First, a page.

My Journey as a Teacher

How I came to be a yoga teacher

I first started practising Yoga when I was 16 years old. I attended a very communally spirited and easy going weekly class that allowed me to find some much needed inner peace in the hectic world of being a teenager. My teacher Reas was patient, kind, funny, and very encouraging of me to begin my journey to teaching Yoga myself. It’s really thanks to him that aged 19 I decided to undertake my first Yoga teacher training with the Himalaya Yoga Valley School in Cork, Ireland. I can still remember my  shock and horror at the words; “this next month of your life will be physically, mentally, as well as emotionally demanding – be prepared”. I knew that 200 hour Yoga teacher training was going to whip me into shape, but I never thought that it would require me to really get to know myself on the deepest, innermost levels. It was, however, the best thing that I had ever done at the time, and it really inspired me to go out into the world and share this ancient wisdom that had been passed down to me. 

My Experience

During the following 5 years I taught classes at my university, privately, and joined the close-knit community of Ashtanga practitioners that used to be facilitated in Oxford by Manu. Here I further developed my practice; both personally and teaching students and graduates that looked for an hour of rest and rejuvenation in their busy academic lives. Once my undergraduate degree was over, I took the natural break in the summer months to collect a further 300 hours of Yoga teacher training in Bali, Indonesia with the Santosha Yoga Company. I found this training really challenging at the time as I had recently endured a close family loss, the climate was tropical and most of the time uncomfortably hot and sticky for me, and the lessons I came to learn, were once again, not what I expected. I was 21, and all I wanted to do was strength and agility training, however, this course taught me the power of taking things down a notch and concentrating on the subtleties and the power of really focusing on the breath. I have to admit that it took me years to really integrate this training into my Yoga practice, and into my life, but I am very grateful for this now.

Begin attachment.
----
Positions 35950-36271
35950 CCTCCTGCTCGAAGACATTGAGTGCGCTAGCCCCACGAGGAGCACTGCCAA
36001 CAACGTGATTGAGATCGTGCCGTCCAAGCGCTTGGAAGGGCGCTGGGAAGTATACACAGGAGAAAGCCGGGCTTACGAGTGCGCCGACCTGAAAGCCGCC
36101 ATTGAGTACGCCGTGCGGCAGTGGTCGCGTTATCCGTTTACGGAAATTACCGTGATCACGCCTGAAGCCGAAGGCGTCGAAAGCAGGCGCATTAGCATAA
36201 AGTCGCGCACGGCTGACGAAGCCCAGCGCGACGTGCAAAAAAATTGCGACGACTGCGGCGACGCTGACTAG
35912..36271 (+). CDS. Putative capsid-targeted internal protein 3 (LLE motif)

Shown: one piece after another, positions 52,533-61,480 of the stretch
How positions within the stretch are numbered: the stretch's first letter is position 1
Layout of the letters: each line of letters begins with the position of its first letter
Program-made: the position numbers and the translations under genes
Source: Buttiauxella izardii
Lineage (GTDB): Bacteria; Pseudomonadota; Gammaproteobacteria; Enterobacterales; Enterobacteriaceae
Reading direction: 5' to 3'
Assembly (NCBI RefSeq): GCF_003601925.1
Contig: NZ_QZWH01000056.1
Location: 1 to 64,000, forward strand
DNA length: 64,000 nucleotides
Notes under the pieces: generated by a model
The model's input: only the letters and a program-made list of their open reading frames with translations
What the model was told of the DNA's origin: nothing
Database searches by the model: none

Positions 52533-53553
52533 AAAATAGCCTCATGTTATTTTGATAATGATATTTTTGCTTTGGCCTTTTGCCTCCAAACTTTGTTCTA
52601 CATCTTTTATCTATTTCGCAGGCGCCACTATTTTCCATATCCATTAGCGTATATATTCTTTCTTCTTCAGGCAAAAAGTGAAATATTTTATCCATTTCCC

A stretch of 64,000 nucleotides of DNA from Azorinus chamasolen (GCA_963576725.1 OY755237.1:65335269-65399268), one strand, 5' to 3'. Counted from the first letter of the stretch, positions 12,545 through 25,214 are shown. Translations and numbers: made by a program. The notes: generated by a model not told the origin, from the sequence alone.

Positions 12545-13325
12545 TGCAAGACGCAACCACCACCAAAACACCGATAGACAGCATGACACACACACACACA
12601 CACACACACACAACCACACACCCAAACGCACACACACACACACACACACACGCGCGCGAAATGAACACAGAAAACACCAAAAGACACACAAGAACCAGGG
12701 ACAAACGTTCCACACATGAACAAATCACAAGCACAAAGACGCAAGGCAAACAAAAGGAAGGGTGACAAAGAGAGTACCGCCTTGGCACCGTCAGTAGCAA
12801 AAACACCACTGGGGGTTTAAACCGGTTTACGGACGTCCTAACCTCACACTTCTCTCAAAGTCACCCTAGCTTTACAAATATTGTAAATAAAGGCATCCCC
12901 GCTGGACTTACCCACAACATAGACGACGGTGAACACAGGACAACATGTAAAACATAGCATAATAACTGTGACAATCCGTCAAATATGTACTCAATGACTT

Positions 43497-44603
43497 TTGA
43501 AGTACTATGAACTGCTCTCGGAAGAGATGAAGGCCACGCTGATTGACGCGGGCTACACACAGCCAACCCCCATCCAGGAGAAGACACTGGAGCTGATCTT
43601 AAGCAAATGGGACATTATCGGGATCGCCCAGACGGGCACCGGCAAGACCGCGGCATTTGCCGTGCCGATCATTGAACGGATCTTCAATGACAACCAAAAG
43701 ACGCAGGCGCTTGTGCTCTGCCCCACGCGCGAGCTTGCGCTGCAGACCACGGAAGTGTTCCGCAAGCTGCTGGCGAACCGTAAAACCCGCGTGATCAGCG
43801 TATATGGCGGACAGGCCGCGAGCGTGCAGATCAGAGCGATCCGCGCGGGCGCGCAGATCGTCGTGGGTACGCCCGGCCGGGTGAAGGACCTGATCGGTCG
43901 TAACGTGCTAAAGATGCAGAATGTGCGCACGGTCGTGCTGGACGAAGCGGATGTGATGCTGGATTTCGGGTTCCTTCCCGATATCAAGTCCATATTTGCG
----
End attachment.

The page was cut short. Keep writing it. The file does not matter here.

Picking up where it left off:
My injury

When I came back home I continued to practice and to teach, and I’ve always found that the biggest power in having a Yoga practice is to create a space for quiet and clarity in the natural busyness of life. A physical practice that I then subsequently had to let go of for a couple of years as I was hit by a cyclist and injured my knee to the point that I was unable to walk, and for a long time unable to sit cross-legged. For a few years I really believed that this would spell the end of my Yoga career, as I so loved being able to move in any which way I wanted. But perhaps this has been the best lesson of all for me as a teacher. I have learnt to still love my body no matter what it is capable of being able to do. I’ve learnt that practising Yoga doesn’t have to look like anything in particular, and I have once again come back to the core of the practice – creating a space of calm wherever and whenever you happen to be.  


Five years after my knee surgery, I am really happy to be teaching again. It has been a long road of recovery, and I have gained so much empathy along the way. The class at the Clifton Community Bookshop is intended to provide hour of self-care, through meditative movement and breathing to share with like-minded people in a cosy community setting.

Click on the logo to see my credentials šŸ˜‰
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